Neither is it good for your cigars.

The dangers are the growth of mould on the wrapper or the hatching of the dreaded tobacco beetle (both of which result from excessive warmth and humidity) or the other extreme - dehydration.

Stay cool! And keep your cigars cool too.
The first watchpoint is to try to avoid situations where your cigars may be exposed to temperatures above 22°C for any period of time - don't forget them on the table after lunch.
Think about the temperature when you take your cigars to the beach or leave them in the cubby-hole or boot. Can they fit in the cool box?

Watch the humidity - try to maintain the normal humidity they are used to (read "What do I need to do to keep my cigars in good condition?" - www.wesleys.co.za/archives2.htm#archive5 ).
When you're away from home, keep the cigars (boxed or loose) in a sealed container or zip seal packet; moisten if necessary or put in a packet of silica gel for excess humidity leading to extreme cases of wetness.

We are in the "Mould" season - high temperatures combined with excess humidity can be a disaster. But don't confuse "Bloom" (or "Plume") with "Mould".

In response to a question, Rick Hacker has this to say:
"The more I travel, the more I write, and the more I learn, the more I am amazed at some of the fanciful inaccuracies I keep encountering. Often they challenge the imagination and leave me in awe. Perhaps, years ago, someone was drinking too much rum under the hot Cuban sun. That would certainly account for a belief that links bloom or mold to the Cuban spring. The seasons, whether in Cuba or elsewhere, have nothing to do with either (other than the fact that spring rains cause humidity which, in turn, contributes to mold).

As discussed in the latest edition of my book, The Ultimate Cigar Book, bloom (or plume) refers to the small, powdery white spots they occasionally appear on cigar wrappers as the cigars are aged. Easily brushed off with the finger, bloom does not affect the taste and rather, is indicative of a well-cured and especially oily wrapper that is aging gracefully.
Mold, on the other hand, is devastating to find on a cigar. This blue-green fuzz is caused by too much moisture and heat, and/or by impurities in the humidifying water or in the humidor itself. Mold will taint a cigar's wrapper and more importantly, its taste, giving it an unpleasant and sour mustiness. Moldy cigars should be discarded (unless you like sucking up spores with each puff of smoke), to prevent this contamination from spreading to the rest of the sticks in the box."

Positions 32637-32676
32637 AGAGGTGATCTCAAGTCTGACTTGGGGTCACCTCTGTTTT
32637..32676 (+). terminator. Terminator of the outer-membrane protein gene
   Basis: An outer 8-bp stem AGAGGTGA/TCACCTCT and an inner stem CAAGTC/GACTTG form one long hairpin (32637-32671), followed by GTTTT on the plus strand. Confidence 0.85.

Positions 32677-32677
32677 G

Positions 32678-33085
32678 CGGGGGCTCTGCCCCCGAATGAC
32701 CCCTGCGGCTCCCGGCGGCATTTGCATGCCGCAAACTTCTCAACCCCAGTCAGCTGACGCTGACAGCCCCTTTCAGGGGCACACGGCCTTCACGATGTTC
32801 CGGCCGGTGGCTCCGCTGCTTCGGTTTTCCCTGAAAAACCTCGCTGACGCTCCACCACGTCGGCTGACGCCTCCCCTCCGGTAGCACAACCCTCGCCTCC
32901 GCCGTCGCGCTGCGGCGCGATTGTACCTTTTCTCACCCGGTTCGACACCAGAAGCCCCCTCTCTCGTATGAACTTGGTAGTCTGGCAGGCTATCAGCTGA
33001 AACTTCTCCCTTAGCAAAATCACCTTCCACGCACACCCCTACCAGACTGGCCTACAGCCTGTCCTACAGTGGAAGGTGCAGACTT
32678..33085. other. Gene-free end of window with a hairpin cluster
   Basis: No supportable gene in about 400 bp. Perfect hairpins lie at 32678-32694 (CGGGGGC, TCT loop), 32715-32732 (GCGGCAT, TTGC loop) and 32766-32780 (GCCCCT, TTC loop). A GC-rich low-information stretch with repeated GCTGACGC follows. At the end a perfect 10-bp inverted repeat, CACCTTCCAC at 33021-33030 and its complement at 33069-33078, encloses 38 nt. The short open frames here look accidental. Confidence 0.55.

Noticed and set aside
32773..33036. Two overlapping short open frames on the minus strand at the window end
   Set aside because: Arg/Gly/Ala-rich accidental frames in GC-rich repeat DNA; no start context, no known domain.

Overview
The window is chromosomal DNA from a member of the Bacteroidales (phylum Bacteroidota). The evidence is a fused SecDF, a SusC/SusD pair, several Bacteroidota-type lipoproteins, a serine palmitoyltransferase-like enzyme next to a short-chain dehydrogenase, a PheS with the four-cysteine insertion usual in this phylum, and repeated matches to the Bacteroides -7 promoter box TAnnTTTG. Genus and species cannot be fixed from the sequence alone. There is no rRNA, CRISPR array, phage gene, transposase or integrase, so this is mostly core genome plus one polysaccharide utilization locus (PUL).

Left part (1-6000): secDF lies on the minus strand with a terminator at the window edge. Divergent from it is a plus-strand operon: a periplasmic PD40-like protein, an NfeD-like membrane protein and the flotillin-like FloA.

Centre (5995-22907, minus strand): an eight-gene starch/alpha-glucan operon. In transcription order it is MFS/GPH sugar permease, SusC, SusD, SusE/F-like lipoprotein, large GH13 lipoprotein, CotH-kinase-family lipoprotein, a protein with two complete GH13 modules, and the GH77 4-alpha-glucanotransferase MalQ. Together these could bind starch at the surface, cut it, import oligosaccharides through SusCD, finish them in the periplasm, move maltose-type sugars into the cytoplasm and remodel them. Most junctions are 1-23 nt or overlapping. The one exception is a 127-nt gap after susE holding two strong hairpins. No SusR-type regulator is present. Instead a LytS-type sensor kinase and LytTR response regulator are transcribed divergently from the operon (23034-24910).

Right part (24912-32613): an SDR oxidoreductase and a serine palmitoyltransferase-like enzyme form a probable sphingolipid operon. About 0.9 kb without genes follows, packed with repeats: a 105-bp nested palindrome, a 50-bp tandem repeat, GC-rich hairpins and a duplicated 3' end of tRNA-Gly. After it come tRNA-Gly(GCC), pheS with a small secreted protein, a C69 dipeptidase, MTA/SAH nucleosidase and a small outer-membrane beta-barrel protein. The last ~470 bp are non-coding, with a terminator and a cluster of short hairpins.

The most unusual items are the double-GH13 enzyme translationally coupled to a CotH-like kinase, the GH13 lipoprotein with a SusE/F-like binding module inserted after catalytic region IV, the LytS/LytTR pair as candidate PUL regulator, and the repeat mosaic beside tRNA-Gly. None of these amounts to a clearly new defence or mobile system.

He added:
"By the way I have an article on other Cigar Myths appearing in the November 2001 issue of Robb Report (phone (1) 978 795 3000 in Acton, Massachusetts, USA; www.robbreport.com), a luxury lifestyle magazine for which I am the spirit and cigar editor."

Richard Carleton Hacker has written more than 11 books on pipe and cigar smoking and is one of the world's best-known authors and authorities on the subject.

Colin Wesley
December 27 to January 9, 2002

Across the Counter
Fortnightly Articles
"Conversations with Customers"

No 30 - January 10, 2002
Smoking 2002

First of all, my thanks to all of you for your kind comments on our website and for your support during 2001. It wouldn't be the same without you.

We won't be long into 2002 before the effect of our weakened Rand will be reflected in higher prices for all the imported cigars, pipes and accessories. We have already had substantially increased Zippo prices and are expecting new pricelists from our three major suppliers of cigars and tobaccos. Obviously stock already in the shops is at current prices but new stock will be arriving from January 2002.

The anti-smoking lobbyists are already howling for more stringent penalties for individuals and establishments that transgress the law, and no doubt the "sin tax" on tobacco products won't be overlooked in the next budget.

But all is not gloom and doom - none of this is really new to us, so with some discretion and tolerance we should all be able to continue to enjoy our smoking pleasure.

On our part we'll be searching for quality products - pipes, cigars and accessories - at the best possible prices. Some of the names may be new to you, but try them; sentimental attachment to a particular brand may have to become a thing of the past. We have great value pipes in the offing.
In addition we'll continue to negotiate with our suppliers, both local and overseas, for products to offer on our "Fortnightly Features" which we trust will give you an opportunity to reduce the overall cost of your smoking pleasure.